Baptiste however cautioned that this can only be possible if recommendations from UEFA are implemented by clubs and the PL’s administration.
“In this (UEFA ASSIST) scenario, board members were able to come together, and someone was able to say to them listen this is what you need to do, and with us in T&T it’s always where the information comes from that is important,” Baptiste said.
The UEFA ASSIST workshop, which ran from April 4-6 and was attended by club owners and administrators, was made possible through CONCACAF following a request by T&T Football Association (TTFA) president David-John Williams for assistance to the beleaguered T&T Pro League.
Eva Pasquier, head of international relations at UEFA, headed a team of UEFA ASSIST officials that included Kenny MacLeod, who specialises in commercial, media, digital marketing and match day knowledge, and Efraim Barak, a Court of Arbitration for Sport (CAS) Arbitrator and practicing lawyer in Sport Law for almost three decades, while CONCACAF was represented by Howard McIntosh.
“UEFA ASSIST was asked by CONCACAF to come here to discuss the Pro League particularly” said MacLeod.
“But what is very important to us is that we don’t just concentrate on the Pro League and that we look at football as a whole in T&T.
“And we have met with a number of stakeholders—clubs, boards and the media—to really get a full understanding of the situation of the football in the country.”
The UEFA ASSIST team recommended that clubs formalise youth development, engage key stakeholders such as the fans, media and government and that the PL updates its strategic plan. Clubs were also reminded of the importance and benefits of fulfilling compliance regulations of CONCACAF and the TTFA following discussions that included club licensing, good governance in the federation, the league and the clubs as well as marketing and communications.
Baptiste said the UEFA-ASSIST workshop helped cement a lot that was continuously said over the 16 years of the PL’s existence.
“Now there is a cohesion, people understand. And we hope that in the understanding we could now move forward as a league and see how we can [grow] the brand and take it to another level.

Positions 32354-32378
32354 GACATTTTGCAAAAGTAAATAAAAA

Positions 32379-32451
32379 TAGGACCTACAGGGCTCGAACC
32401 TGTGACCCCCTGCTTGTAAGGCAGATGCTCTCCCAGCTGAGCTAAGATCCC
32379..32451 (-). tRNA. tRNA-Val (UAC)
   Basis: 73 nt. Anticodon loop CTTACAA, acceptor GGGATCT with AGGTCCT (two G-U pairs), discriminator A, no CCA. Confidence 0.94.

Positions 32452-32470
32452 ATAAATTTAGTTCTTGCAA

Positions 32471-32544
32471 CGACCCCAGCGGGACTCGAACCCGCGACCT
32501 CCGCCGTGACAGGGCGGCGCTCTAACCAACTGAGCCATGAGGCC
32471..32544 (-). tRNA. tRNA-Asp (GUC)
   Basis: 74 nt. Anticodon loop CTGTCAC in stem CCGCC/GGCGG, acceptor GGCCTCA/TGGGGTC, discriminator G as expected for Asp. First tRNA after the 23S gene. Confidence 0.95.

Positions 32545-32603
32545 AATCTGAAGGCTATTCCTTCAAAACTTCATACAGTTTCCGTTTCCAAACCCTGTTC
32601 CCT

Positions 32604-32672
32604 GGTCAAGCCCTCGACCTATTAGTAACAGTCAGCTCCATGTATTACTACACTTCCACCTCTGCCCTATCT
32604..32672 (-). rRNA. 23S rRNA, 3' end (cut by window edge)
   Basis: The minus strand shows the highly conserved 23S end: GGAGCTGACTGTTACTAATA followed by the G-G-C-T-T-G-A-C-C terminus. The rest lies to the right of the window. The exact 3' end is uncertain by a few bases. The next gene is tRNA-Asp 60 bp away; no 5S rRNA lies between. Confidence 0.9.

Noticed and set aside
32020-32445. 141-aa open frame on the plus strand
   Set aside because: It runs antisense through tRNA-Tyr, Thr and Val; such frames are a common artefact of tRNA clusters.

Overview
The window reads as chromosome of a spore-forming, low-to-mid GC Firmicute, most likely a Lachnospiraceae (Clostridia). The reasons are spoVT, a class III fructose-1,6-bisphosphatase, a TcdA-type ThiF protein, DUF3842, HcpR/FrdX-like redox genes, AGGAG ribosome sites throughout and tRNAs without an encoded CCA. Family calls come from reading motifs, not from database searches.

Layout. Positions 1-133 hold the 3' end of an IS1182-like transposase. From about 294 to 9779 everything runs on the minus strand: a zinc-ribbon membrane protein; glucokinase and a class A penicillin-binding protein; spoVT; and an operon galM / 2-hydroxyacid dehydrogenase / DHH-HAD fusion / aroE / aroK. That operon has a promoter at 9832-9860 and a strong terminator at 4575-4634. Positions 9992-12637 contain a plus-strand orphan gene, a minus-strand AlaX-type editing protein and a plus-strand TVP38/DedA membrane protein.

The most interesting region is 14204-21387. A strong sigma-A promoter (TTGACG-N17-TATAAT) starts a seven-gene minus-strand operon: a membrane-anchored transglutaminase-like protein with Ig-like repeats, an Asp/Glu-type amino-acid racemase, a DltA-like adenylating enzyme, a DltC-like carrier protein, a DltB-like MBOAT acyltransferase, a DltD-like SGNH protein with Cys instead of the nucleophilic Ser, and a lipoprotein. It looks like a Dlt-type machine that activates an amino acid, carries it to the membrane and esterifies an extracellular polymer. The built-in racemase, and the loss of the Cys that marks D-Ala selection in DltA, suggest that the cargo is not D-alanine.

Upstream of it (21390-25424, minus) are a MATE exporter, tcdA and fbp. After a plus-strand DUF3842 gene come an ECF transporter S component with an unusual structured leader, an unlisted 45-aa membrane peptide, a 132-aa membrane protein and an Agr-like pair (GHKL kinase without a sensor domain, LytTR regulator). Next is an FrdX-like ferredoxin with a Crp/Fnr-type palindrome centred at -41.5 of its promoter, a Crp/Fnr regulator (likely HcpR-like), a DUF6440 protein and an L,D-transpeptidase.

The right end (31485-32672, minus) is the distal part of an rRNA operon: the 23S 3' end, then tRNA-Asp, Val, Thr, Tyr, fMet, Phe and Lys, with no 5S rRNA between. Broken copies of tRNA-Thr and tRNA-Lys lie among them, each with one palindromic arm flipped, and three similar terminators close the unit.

“There is now an understanding that football is not only about the game, it’s a business and how do we make the business of football work for us. That is what the board will now sit down and plan to see how we can go forward.”
MacLeod highlighted that T&T’s situation was not unique in the challenges faced financially and otherwise. And that the League and clubs should find innovative ways in realising their potential.
He said T&T is seen as aspirational within the region and “we (UEFA ASSIST) want to keep you in that place”.
MacLeod said, “What we have learned is that football is well-established here—the fact that there is already a professional league in place—and you have a number of situations where players aspired and gone on to play at the top leagues [around] the world.
“The base is here but what we are trying to understand is how to professionalise it and how to take it to the next level.
“We looked at both positives and the challenges just to make a point that there is a long way to go. We are trying to benchmark here.
“And we are not trying to say we are benchmarking against the best league in Europe, but through our experience we understand where football in T&T should be.”
MacLeod said over the three days focus was placed on planning and structures “but more than anything else”, putting the fans and the players at the centre of the strategy.
“(What) we really wanted to get across was that if the fans and players can be part of the future and build in the future then I think that would be much better for football (in T&T).”
Pasquier meanwhile called for all stakeholders involved in T&T football including the lower level leagues and schools leagues to sit together and discuss “clear responsibilities, clear roles, clear system of competitions and who is responsible for what”.
Pasquier echoed MacLeod’s sentiments that the PL and its clubs must focus on growing professionally and also told club owners and officials to put more importance on youth development through academies.